Second thought, we have a job in the shop right now that fits that description. I'll be back...
so the top picture it looks like you just put a filler on the bottom edge connecting the two side posts? and the boxes are euro boxeS?
 

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Maker of fine kindling
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so the top picture it looks like you just put a filler on the bottom edge connecting the two side posts? and the boxes are euro boxeS?
That cabinet could have been done that way. In this case it was not. The rest of the room needed more frame parts than just the bottom rail so I kept the system the same throughout.
The box parts that don't have a frame attached, just get edgebanded and adjust the door sizes accordingly.
This picture is the rest of that area to show you what I mean.

Property Room Countertop Furniture Cabinetry


This kitchen had two different systems in play. The micro cabinet and the oven box were hybrids but the runs of base cabinets were straight euro.

Countertop Furniture Room Cabinetry Kitchen


The job in the shop right now is regular euro cabinets with miterfolded fillers for a chunky frame look.
This wall is for the wine coolers. The openings on the right and left will be filled with wine coolers. The center section will have wine glasses hanging from the center shelf.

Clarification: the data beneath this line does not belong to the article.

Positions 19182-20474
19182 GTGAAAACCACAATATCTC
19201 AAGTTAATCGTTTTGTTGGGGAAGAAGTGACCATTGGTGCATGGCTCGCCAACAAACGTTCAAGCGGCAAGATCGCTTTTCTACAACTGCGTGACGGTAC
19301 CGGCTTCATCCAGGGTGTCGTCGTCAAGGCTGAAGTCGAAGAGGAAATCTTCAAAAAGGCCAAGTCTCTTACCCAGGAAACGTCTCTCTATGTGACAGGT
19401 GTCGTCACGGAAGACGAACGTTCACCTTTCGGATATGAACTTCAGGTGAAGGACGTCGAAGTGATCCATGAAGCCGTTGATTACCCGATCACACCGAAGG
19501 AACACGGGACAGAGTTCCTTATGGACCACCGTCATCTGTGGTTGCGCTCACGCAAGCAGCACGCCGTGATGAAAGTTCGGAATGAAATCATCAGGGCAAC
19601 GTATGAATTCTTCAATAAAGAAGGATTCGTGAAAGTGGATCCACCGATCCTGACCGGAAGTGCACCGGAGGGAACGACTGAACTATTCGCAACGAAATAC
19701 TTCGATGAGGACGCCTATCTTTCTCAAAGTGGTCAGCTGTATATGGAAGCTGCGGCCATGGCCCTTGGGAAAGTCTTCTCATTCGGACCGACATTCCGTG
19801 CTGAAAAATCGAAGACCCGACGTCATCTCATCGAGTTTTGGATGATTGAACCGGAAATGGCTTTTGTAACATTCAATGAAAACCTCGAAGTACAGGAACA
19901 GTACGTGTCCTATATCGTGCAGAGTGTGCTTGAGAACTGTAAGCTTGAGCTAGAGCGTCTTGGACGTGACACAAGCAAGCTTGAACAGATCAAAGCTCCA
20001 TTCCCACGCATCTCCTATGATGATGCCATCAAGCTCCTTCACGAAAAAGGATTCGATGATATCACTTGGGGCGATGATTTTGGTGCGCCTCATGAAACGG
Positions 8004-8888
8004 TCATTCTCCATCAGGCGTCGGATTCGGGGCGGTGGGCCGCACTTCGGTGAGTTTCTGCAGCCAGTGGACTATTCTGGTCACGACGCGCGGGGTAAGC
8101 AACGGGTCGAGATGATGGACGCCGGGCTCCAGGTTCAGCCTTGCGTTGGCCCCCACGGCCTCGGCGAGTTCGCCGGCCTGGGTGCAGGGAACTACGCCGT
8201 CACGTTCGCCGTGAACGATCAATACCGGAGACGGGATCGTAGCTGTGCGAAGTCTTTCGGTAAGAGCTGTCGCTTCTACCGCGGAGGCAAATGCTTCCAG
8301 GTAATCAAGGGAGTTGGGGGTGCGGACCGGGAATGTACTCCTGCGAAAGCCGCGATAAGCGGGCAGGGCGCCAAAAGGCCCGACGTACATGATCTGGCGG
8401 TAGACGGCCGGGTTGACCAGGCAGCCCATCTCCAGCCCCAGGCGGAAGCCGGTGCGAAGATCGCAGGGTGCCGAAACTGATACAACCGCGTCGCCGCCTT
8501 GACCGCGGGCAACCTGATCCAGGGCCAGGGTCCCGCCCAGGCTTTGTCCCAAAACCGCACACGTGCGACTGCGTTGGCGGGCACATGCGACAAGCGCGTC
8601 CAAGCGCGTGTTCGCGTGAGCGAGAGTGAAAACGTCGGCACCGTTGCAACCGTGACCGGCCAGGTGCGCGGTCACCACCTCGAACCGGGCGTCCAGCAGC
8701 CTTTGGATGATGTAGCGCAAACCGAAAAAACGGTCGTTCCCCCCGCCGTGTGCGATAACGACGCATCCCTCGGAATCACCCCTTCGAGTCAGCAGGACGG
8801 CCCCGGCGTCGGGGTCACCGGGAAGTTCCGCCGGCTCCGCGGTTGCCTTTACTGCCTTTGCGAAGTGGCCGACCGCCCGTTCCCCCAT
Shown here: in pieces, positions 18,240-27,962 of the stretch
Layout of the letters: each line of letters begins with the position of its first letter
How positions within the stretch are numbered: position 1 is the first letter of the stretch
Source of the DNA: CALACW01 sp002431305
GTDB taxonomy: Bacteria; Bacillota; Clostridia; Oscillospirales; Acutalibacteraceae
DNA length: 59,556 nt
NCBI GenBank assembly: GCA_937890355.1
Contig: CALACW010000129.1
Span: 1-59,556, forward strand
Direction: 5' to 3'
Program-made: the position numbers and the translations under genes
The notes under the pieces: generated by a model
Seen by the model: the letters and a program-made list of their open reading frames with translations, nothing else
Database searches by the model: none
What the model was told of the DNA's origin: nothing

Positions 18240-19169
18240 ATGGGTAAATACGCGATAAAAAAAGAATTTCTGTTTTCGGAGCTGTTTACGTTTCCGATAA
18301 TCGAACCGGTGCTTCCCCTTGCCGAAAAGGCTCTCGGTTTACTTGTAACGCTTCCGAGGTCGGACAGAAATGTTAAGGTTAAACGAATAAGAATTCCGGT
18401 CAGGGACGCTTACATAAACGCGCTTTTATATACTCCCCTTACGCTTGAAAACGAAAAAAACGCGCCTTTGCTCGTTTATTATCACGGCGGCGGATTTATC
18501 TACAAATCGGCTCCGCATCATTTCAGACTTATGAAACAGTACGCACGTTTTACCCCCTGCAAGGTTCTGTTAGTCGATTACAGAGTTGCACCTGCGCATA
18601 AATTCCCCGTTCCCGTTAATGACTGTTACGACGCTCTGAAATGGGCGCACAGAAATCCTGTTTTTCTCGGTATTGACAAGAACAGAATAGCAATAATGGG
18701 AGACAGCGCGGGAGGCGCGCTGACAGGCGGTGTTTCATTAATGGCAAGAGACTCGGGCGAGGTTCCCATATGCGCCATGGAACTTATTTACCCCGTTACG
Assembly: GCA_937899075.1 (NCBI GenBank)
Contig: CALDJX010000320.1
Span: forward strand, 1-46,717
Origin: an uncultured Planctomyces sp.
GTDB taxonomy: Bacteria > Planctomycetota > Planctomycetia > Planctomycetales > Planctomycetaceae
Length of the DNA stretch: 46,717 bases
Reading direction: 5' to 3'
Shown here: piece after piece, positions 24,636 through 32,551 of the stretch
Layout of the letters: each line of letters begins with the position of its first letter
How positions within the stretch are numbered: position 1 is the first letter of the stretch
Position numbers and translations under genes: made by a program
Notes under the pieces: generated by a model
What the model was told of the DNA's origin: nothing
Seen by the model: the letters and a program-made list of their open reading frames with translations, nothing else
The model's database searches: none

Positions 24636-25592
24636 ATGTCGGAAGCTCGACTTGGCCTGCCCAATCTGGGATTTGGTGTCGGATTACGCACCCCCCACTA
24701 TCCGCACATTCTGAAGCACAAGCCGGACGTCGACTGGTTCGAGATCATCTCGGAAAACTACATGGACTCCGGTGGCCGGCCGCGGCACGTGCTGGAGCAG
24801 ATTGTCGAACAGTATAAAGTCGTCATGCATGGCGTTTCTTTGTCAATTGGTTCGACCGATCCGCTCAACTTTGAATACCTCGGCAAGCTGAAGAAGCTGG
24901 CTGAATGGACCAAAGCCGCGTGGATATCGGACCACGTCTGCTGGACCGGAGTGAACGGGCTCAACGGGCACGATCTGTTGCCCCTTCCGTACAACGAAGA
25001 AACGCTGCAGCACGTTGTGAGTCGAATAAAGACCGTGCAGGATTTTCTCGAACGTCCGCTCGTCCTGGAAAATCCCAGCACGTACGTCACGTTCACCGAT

Furniture Shelf Shelving Cabinetry Wood


you can see that the center cabinet is a basic frameless box with a mitered walnut top. Designer's idea....

Furniture Room Cabinetry Shelf Wall
 

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Discussion Starter · #7 · (Edited)
That cabinet could have been done that way. In this case it was not. The rest of the room needed more frame parts than just the bottom rail so I kept the system the same throughout.
The box parts that don't have a frame attached, just get edgebanded and adjust the door sizes accordingly.
This picture is the rest of that area to show you what I mean.

View attachment 108882

This kitchen had two different systems in play. The micro cabinet and the oven box were hybrids but the runs of base cabinets were straight euro.

View attachment 108883

The job in the shop right now is regular euro cabinets with miterfolded fillers for a chunky frame look.
This wall is for the wine coolers. The openings on the right and left will be filled with wine coolers. The center section will have wine glasses hanging from the center shelf.

View attachment 108884

you can see that the center cabinet is a basic frameless box with a mitered walnut top. Designer's idea....

View attachment 108885
wow nice work. so basically on that wine cab, you used 3 franeless cabs and then frames around the edges. so there is like overhang on all sides protruding into all three boxes?

also, whats miterfolded...nvm i just saw your vid on youtube. lol impressive stuff. this can only be done on a cnc machine?
 

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Maker of fine kindling
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6,199 Posts